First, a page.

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A LOOK INTO THE EARTH: EVALUATING THE USE OF MAGNETIC SURVEY IN AFRICAN ARCHAEOLOGY

A LOOK INTO THE EARTH: EVALUATING THE USE OF MAGNETIC SURVEY IN AFRICAN ARCHAEOLOGY In the last decades, geophysical methods such as magnetic survey have become a common technique for prospecting archaeological sites. At sub-Saharan archaeological sites, however, magnetic survey and correlated techniques never came into broad use and there are no signs for an immediate change of this situation. This paper examines the magnetic survey undertaken on the Nigerian site of Zilum, a settlement of the Gajiganna Culture (ca 1800-400 BC) located in the Chad Basin and dated to ca 600-400 BC. By means of the present case study, we demonstrate the significance of this particular type of investigation in yielding complementary data for understanding the character of prehistoric settlements. In conclusion, we point out that geophysical methods should play a more important role in modern archaeological field research, as they furnish a class of documentation not achievable by traditional survey and excavation methods, thus creating new perspectives for interpreting the past of African societies. http://www.deepdyve.com/assets/images/DeepDyve-Logo-lg.png Journal of African Archaeology Brill

A LOOK INTO THE EARTH: EVALUATING THE USE OF MAGNETIC SURVEY IN AFRICAN ARCHAEOLOGY

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Publisher
Brill
Copyright
© Copyright 2004 by Koninklijke Brill NV, Leiden, The Netherlands
ISSN
1612-1651
eISSN
2191-5784
DOI
10.3213/1612-1651-10018
Publisher site
See Article on Publisher Site

Abstract

In the last decades, geophysical methods such as magnetic survey have become a common technique for prospecting archaeological sites. At sub-Saharan archaeological sites, however, magnetic survey and correlated techniques never came into broad use and there are no signs for an immediate change of this situation. This paper examines the magnetic survey undertaken on the Nigerian site of Zilum, a settlement of the Gajiganna Culture (ca 1800-400 BC) located in the Chad Basin and dated to ca 600-400 BC. By means of the present case study, we demonstrate the significance of this particular type of investigation in yielding complementary data for understanding the character of prehistoric settlements. In conclusion, we point out that geophysical methods should play a more important role in modern archaeological field research, as they furnish a class of documentation not achievable by traditional survey and excavation methods, thus creating new perspectives for interpreting the past of African societies.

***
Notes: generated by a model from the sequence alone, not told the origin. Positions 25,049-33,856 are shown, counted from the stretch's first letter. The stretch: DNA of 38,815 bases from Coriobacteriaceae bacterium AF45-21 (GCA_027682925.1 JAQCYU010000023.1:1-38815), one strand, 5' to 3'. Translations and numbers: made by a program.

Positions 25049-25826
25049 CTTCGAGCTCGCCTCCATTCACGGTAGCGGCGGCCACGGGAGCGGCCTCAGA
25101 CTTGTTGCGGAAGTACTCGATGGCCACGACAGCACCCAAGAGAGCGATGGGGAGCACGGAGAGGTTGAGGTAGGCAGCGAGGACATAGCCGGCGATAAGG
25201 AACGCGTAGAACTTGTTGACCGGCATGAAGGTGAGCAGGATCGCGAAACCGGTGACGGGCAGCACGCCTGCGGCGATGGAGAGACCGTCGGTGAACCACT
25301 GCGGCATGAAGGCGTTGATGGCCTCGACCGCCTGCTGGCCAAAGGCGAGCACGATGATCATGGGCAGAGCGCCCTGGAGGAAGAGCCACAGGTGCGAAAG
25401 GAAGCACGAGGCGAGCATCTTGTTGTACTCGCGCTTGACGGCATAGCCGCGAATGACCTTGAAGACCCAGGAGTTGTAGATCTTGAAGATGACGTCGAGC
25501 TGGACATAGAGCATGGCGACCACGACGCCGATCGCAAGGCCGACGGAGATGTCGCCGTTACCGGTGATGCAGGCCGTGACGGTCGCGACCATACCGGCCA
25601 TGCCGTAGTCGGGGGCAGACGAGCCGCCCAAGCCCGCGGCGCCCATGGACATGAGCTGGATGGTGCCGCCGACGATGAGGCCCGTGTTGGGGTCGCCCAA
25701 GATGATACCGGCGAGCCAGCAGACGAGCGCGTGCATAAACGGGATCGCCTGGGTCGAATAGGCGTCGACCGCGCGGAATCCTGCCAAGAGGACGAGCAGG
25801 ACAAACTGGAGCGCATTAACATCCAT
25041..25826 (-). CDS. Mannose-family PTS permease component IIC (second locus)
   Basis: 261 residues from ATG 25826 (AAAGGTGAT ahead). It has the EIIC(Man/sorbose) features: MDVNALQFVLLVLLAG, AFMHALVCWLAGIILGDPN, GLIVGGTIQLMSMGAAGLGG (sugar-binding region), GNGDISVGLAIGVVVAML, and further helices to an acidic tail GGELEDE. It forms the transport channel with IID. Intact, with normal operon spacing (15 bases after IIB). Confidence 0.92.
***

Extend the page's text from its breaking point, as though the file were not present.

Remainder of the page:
Journal

Journal of African ArchaeologyBrill

Published: Oct 25, 2004

Keywords: settlement archaeology; magnetometry; Chad Basin; Gajiganna Culture; Neolithic

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